Feature Scaling with KMeans
import numpy as np import pandas as pd from sklearn.cluster import KMeans import matplotlib.pyplot as plt from sklearn import preprocessing as p from sklearn.datasets import make_blobs %matplotlib inline plt.rcParams['figure.figsize'] = (4, 3) data, y = make_blobs(n_samples=200, n_features=2, centers=4, random_state=42) df = pd.DataFrame(data) df.columns = ['height', 'weight'] df['height'] = np.abs(df['height']*100) df['weight'] = df['weight'] + np.random.normal(50, 10, 200)
Next, take a look at the data to get familiar with it. The dataset has two columns, and it is stored in the df variable. It might be useful to get an idea of the spread in the current data, as well as a visual of the points.
There are two common types of feature scaling:
- StandardScalar: scales the data so it has mean 0 and variance 1.
- MinMaxScalar: useful in cases where it makes sense to think of the data in terms of the percent they are as compared to the maximum value.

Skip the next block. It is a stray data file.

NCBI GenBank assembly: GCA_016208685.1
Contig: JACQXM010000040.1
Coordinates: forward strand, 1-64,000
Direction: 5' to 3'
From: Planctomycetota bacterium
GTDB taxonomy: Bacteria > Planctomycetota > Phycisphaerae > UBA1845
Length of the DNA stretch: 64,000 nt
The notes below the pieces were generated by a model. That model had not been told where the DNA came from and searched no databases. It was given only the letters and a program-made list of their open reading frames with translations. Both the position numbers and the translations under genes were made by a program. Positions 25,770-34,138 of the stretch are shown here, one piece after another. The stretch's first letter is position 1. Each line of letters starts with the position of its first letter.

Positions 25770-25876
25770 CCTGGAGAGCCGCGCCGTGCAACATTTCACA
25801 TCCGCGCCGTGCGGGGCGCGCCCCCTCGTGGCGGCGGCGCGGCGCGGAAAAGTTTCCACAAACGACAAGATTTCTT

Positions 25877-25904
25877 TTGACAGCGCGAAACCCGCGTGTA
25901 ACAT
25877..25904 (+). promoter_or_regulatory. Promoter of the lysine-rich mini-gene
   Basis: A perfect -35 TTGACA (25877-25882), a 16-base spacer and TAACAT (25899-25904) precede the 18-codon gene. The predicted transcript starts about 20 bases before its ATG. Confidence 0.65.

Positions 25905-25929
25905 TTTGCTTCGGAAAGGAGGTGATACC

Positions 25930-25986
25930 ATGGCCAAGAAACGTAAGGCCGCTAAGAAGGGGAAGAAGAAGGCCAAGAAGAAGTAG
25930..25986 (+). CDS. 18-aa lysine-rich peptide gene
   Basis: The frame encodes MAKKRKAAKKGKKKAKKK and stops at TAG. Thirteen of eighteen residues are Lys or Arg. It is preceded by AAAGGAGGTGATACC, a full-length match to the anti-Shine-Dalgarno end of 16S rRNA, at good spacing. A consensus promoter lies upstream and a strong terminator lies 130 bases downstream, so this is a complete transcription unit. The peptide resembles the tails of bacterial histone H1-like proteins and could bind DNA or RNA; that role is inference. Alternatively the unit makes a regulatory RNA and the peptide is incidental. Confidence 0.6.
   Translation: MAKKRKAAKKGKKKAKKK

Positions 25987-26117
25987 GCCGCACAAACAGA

df_ss = p.StandardScaler().fit_transform(df)
df_ss = pd.DataFrame(df_ss) df_ss.columns = ['height', 'weight'] plt.scatter(df_ss['height'], df_ss['weight']);
df_mm = p.MinMaxScaler().fit_transform(df)
df_mm = pd.DataFrame(df_mm) df_mm.columns = ['height', 'weight'] plt.scatter(df_mm['height'], df_mm['weight']);
def fit_kmeans(data, centers): kmeans = KMeans(centers) labels = kmeans.fit_predict(data) return labels
labels = fit_kmeans(df, 10) plt.scatter(df['height'], df['weight'], c=labels, cmap='Set1');
labels = fit_kmeans(df_ss, 10) plt.scatter(df_ss['height'], df_ss['weight'], c=labels, cmap='Set1');
labels = fit_kmeans(df_mm, 10) plt.scatter(df_mm['height'], df_mm['weight'], c=labels, cmap='Set1');
Scaling the data differently changes the groupings that KMeans generates. Note that this is because the KMeans algorithm is refit on each of the different datasets.
This example highlights the importance of always scaling data correctly BEFORE fitting KMeans, or any other model. And, remember that scaling data is required for any distance-based machine learning model.
This content is taken from notes I took while pursuing the Intro to Machine Learning with Pytorch nanodegree certification.